Is free-diving for everyone? Or must there be certain criteria to be able to free-dive?
Males and females above the age of 16 can become free-divers but they must have some experience in the sea for them to reach that level. The way the training works is extensive, starting off with fitness training, elongating the body as well as expanding lung capacity, the most important would be training the mind and preparing it to the shock of not having to use a breathing apparatus. The technical training involves getting used to the pressure underwater, which is important in order for the diver to keep calm as he or she descends. They are all connected and complete each other to achieve the right state of mind and be able to discipline the lung to achieve its’ fullest capacity in holding breathe.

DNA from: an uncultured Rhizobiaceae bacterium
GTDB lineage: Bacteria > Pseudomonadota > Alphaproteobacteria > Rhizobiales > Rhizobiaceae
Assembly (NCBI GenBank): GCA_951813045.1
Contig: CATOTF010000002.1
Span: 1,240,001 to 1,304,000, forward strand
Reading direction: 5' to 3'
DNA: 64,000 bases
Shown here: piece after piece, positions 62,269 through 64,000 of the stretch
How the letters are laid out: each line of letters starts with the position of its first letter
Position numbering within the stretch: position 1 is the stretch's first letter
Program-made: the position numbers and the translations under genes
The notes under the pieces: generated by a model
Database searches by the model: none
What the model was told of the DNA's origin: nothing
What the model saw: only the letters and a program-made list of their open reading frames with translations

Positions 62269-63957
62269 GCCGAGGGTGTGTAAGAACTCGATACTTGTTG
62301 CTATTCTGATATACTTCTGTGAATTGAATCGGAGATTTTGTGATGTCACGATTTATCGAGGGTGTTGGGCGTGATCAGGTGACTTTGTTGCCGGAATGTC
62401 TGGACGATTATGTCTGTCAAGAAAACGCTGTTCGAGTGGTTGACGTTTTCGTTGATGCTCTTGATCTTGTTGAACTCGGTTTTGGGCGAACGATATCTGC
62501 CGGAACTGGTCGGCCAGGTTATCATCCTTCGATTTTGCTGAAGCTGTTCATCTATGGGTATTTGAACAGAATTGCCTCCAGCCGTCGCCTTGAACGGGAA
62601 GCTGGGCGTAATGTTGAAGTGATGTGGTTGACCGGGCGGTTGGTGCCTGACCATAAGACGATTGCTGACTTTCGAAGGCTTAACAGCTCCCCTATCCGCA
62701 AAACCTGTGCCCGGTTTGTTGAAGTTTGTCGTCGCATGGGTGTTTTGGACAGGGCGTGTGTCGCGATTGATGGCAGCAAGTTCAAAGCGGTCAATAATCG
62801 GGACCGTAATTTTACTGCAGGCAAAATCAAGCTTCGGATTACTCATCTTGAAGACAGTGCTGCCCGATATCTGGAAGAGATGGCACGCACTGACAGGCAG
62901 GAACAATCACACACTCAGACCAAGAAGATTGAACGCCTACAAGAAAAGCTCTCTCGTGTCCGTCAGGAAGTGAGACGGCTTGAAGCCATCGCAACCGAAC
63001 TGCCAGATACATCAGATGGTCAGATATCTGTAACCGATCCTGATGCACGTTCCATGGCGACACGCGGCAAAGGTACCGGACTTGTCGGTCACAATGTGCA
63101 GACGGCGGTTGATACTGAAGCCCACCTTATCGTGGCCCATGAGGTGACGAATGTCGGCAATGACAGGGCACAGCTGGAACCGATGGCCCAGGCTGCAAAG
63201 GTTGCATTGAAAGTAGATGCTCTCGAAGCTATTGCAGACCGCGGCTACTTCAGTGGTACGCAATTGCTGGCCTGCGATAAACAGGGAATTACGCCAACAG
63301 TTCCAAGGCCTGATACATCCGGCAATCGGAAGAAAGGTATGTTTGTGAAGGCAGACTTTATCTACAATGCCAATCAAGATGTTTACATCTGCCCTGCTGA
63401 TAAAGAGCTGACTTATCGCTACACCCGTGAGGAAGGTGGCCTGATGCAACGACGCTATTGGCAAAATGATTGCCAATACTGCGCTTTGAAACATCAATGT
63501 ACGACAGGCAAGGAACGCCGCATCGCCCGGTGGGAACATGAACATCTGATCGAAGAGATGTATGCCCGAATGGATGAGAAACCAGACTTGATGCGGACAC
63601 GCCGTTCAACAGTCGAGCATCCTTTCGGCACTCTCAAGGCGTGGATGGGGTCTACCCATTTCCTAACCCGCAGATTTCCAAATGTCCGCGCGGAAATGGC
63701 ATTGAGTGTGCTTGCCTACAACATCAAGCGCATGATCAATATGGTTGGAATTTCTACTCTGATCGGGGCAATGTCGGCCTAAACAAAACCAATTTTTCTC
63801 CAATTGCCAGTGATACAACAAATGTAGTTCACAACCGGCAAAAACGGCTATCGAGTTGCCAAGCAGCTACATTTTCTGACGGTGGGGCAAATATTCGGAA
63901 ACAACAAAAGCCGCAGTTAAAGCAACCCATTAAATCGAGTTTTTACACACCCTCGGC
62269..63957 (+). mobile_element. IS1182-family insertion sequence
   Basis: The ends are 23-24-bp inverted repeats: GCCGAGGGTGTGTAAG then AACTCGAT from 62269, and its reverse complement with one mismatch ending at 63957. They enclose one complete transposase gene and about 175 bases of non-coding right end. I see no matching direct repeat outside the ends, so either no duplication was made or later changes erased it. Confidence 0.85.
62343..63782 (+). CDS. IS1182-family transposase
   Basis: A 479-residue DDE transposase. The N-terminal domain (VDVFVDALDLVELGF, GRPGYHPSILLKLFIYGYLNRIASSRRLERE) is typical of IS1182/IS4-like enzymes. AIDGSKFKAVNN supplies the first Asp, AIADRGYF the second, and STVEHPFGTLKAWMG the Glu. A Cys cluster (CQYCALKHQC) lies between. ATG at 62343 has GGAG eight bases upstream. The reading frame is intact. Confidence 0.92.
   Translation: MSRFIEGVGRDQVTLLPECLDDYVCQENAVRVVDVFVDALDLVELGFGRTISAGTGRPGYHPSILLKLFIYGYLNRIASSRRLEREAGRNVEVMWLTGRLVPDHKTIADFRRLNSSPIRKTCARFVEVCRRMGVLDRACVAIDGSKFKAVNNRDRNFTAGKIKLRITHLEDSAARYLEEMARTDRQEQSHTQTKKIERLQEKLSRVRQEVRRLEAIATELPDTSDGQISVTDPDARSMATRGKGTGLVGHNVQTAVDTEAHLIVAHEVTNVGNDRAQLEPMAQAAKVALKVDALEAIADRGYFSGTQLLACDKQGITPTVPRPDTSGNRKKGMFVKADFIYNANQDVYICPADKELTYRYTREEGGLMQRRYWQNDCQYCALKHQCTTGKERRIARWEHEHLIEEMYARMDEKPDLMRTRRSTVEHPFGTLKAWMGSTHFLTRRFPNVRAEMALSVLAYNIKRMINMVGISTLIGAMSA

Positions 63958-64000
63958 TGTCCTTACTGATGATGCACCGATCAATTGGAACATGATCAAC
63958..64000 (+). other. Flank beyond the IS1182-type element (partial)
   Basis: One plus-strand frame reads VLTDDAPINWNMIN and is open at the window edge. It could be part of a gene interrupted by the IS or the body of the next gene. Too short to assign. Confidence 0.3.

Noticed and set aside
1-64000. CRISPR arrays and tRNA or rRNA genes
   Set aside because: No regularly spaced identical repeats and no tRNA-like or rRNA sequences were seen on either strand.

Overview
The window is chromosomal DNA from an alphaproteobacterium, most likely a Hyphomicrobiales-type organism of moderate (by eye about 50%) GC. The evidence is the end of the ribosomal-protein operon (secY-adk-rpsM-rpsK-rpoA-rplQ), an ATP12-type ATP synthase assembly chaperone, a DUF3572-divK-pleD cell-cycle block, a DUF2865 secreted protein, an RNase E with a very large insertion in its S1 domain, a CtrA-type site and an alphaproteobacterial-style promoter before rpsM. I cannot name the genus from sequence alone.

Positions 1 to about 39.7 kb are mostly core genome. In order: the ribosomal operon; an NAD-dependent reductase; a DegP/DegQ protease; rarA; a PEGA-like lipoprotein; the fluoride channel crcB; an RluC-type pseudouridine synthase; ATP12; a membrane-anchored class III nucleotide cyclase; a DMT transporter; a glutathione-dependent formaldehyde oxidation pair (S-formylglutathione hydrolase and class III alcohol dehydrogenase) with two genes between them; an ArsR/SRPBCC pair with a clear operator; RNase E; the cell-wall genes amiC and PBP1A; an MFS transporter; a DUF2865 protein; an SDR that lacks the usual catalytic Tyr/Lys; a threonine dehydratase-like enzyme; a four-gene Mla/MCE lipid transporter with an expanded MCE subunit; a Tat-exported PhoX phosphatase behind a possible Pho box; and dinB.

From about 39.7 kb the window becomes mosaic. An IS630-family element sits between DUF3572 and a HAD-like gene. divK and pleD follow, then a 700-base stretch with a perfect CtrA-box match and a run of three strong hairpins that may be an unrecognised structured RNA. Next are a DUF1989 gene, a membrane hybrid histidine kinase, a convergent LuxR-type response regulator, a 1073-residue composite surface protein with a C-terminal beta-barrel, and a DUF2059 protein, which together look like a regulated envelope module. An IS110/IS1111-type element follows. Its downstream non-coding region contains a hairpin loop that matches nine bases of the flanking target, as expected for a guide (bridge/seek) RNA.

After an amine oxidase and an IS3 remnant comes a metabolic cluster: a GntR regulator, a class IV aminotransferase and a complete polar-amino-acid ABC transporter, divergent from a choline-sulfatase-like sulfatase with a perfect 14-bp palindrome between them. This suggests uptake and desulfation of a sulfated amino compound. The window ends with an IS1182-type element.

If the diver suffers from specific health issues such as heart problems, it is better to stay away from the sport. But all in all it’s safe, even for those who are overweight or smokers, they are still able to achieve success but with caution.

What gives you that rush and excitement?
It’s another world down there. Under the water I find peace in the silence that surrounds me, no gravity, I feel like I’m flying and I get to understand who I am under the water. It’s a different world from the world above.
Diving is a form of therapy for many, is it the same for you? Where is your favorite place to be?
My favorite place to be is in the crystal blue clear waters. We search for the areas with clear blue confined water that is rich with living creatures.

The Red Sea is known to have diverse marine life, but do you ever encounter some of the dangers out there, such as sharks, stinging jellyfish, puffer fish? Have you ever had problems down in the water?
Danger is everywhere, but the only problems that can encounter divers are the wind, high waves and strong underwater currents, bad visibility and the worst of all is fear. Fish and marine animals are peaceful, even sharks and stingrays. As long as a diver doesn’t go near their personal space, home or hole and disturb them, they are fine. If disturbed, they’ll defend themselves naturally.